So because of my stress responses and mental illness, I have a habit of just completely truncating things from memory without meaning to.
One of these things was a song I had made with a friend doing backup vocals. I was reviewing older work to see if maybe I regressing in some places, or if there were any techniques I didn’t explore fully, and this song came up.
I’m always scared that I’m biased, because I made the darn thing, but I completely forgot how the song goes, and I forgot about ever making it, so I had an opportunity to listen to it as a brand-new stranger.
If I’m allowed to say so: it’s quite good. (That is so weird to type out…)
Anyway, that was a bit of a confidence boost to discover! I’ve been feeling very uncertain about my music lately.
I have a sweet Dolcie that is over 80 in dog years. She can’t sleep through the night. Very high maintenance now but still so thoughtful. Yesterday, she slipped out of her collar while out walking. Our neighborhood has a leash rule. She stood a few feet away just looking at me. “Well, are you going to put the collar back on or what?”
We have a couple of new puzzle toys for her on the way.
Heh, this one’s drawn over a bunch of different stock photo references digitally chopped apart and stitched together to give me guidelines. I want to be able to freehand things like this at some point, but one step at a time.
I ended up quietly re-reading one of my favourite poems by one of my favourite authors this morning, Scheherazade, by Richard Siken. Sometimes I do that, when I’m not really feeling so well. It helps. Poetry usually does, if only a little.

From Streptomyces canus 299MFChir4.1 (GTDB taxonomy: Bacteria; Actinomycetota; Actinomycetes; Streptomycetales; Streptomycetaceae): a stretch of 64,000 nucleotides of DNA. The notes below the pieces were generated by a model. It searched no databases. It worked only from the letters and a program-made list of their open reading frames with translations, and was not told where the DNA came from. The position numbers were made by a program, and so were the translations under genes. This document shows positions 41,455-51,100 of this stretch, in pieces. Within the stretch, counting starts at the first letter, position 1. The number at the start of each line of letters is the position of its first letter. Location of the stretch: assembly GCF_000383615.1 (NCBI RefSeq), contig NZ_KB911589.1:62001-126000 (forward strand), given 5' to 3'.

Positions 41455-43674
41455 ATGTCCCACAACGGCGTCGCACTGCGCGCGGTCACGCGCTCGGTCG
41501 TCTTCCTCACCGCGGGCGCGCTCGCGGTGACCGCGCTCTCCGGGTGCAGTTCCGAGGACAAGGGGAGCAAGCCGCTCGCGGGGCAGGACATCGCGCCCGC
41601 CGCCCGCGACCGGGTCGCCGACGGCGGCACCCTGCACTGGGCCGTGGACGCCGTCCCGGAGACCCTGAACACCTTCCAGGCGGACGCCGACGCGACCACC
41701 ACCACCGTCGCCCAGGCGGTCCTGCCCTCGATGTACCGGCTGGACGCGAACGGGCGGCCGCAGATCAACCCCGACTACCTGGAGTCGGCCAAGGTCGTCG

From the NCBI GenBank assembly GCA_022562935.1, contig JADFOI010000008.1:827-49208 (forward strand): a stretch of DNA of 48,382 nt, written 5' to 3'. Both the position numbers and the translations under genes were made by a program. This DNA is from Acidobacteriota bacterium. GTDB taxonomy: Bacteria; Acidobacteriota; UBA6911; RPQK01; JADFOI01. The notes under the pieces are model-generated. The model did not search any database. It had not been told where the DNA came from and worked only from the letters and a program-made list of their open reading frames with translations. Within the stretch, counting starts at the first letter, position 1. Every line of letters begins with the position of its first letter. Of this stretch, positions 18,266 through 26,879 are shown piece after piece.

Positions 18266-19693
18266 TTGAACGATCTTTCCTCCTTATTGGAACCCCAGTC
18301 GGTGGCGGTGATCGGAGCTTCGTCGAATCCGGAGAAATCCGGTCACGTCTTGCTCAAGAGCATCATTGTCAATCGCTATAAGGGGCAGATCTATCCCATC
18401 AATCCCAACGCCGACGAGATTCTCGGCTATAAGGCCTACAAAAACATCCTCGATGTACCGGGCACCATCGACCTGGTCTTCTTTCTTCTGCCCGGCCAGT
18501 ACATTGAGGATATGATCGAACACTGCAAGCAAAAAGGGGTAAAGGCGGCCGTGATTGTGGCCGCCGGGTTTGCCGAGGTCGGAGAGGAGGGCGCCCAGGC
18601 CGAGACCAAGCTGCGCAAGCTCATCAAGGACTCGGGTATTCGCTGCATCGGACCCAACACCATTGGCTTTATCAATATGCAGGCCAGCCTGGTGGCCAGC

My favourite lines from the poem are:
Tell me about the dream where we pull the bodies out of the lake, and dress them in warm clothes again. / Look at the light through the windowpane. That means it’s noon, that means we’re inconsolable. / Tell me how all this, and love too, will ruin us. / These, our bodies, possessed by light. / Tell me we’ll never get used to it.
Something about the contrast of the cold (dead?) bodies pulled from the lake, all water logged and shivering, being bundled up in warm clothing and the rich sensuality of the warm light possessing them is really appealing to me.
When things get really bad, I tend to think about dates that’re up ahead. In the middle of January, a new epilogue to a major storyline in a game I’ve loved since I was a teenager. Next fall, a new published book of poems from my favourite poet. (It’s a wonder to be alive at the same time as your idols.) I’ve been thinking about calendar days a lot, lately. I’ve been thinking about poetry.